/ Heaven knows where they came from, but a whole range of Pendennis portraits presently hung round the Doctor’s oak dining-room; Lelys and Vandykes he vowed all the portraits to be, and when questioned as to the history of the originals, would vaguely say they were “ ancestors of his.” His little boy believed in them to their fullest extent, and Roger Pendennis of Agincourt, Arthur Pendennis of Creqy, General Pendennis of Blenheim and Oudenarde, were as real and actual beings for this young gentleman as—whom shall we say ?—as Robinson Crusoe, or Peter Wilkins, or the Seven Champions of Christendom, whose histories were in his library. /
Pendennis’s fortune, which was not above eight hundred pounds a year, did not, with the best economy and management, permit of his living with the great folks of the county; but he had a decent comfortable society of the second sort. If they were not the roses, they lived near the roses, as it were, and had a good deal of the odour of genteel life. They had out their plate, and dined each other round in the moonlight nights twice a year, coming a dozen miles to these festivals; and besides the county, the Pendennises had the society of the town of Clavering, as much as, nay, more than they liked: for Mrs. Pybus was always poking about Helen’s conservatories, and intercepting the operation of her soup-tickets and coalclubs: Captain Glanders (H.P., 50th Dragoon Guards) was for ever swaggering about the Squire’s stables and gardens, and endeavouring to enlist him in his quarrels with the Vicar, with the Postmaster, with the Reverend F. Wapshot of Clavering Grammar School, for overflogging his son, Anglesea Glanders,—‘with all the village in fine. And Pendennis and his wife often blessed themselves, that their house of Fairoaks was nearly a mile out of Clavering, or their premises would never have been free from the prying eyes and prattle of one or other of the male and female inhabitants there.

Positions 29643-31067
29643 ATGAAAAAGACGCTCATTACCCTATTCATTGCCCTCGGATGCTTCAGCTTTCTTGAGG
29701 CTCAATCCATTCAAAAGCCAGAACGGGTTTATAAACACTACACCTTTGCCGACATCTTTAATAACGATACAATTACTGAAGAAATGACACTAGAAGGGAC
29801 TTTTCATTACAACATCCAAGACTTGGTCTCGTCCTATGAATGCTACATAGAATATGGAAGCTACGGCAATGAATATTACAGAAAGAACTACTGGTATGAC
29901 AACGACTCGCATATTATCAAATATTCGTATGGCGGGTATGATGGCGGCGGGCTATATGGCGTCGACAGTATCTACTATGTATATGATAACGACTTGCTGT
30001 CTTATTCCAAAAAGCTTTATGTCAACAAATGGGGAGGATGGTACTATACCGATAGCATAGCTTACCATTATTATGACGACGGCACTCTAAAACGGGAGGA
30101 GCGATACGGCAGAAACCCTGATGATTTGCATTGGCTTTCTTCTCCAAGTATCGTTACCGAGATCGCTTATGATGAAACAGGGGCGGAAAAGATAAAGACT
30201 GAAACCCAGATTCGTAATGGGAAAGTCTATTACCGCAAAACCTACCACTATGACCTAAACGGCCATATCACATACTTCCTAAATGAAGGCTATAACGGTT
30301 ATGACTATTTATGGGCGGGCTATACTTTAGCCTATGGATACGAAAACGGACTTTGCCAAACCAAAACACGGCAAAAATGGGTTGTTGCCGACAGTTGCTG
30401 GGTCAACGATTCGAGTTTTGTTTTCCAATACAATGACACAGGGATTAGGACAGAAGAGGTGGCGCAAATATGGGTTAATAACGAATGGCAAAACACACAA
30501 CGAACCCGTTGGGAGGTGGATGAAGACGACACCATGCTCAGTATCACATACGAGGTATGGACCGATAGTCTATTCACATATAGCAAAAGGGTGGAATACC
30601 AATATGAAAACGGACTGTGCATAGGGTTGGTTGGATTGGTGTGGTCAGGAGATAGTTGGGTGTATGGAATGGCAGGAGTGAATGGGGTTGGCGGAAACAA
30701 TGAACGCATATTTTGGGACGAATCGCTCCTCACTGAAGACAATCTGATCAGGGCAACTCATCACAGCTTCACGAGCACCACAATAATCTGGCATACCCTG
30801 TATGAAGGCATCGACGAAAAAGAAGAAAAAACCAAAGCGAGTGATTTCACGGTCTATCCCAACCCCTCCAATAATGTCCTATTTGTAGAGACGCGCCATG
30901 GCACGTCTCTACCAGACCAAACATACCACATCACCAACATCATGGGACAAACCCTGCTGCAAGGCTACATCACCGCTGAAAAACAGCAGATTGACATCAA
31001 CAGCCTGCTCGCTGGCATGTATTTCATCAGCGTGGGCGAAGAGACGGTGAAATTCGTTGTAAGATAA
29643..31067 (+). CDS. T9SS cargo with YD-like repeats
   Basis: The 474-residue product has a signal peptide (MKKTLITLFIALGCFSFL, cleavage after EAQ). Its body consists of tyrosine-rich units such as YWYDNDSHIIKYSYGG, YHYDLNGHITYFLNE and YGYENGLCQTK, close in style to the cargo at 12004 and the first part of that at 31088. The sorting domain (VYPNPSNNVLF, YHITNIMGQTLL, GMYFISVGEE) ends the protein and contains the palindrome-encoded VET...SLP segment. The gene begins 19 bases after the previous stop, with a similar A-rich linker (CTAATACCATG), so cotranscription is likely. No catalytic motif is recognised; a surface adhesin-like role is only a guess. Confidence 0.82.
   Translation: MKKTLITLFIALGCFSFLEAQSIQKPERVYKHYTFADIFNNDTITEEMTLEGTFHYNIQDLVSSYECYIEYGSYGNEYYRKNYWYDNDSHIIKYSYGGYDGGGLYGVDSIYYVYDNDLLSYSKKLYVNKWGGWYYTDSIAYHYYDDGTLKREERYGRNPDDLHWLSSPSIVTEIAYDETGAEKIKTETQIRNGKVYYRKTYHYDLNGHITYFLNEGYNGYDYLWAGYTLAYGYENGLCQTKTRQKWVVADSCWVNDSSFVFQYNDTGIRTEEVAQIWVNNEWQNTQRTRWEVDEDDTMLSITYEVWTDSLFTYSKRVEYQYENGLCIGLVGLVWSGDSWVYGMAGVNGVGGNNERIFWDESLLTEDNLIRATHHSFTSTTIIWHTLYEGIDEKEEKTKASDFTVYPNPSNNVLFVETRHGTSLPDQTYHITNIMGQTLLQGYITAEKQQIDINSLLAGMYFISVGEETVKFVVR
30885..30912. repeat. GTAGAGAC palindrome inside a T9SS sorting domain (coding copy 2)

Fairoaks lawn comes down to the little river Brawl, and on the other side were the plantations and woods (as much as were left of them) of Clavering Park, Sir Francis Clavering, Bart. The park was let out in pasture and fed down by sheep and cattle when the Pendennises came first to live at Fairoaks. Shutters were up in the house; a splendid freestone palace, with great stairs, statues, and porticos, whereof you may see a picture in the “Beauties of England and Wales.” Sir Richard Glavering, Sir Francis’s grandfather, had com
menced the ruin of the family by the building of this palace :‘
his successor had achieved the ruin by living in it. The present Sir Francis was abroad somewhere; nor could anybody be found rich enough to rent that enormous mansion, through the deserted rooms, mouldy clanking halls, and dismal galleries of which, Arthur Pendennis many a time walked trembling when he was a boy. At sunset, from the lawn of Fairoaks, there was a pretty sight ; it and the opposite park of Clavering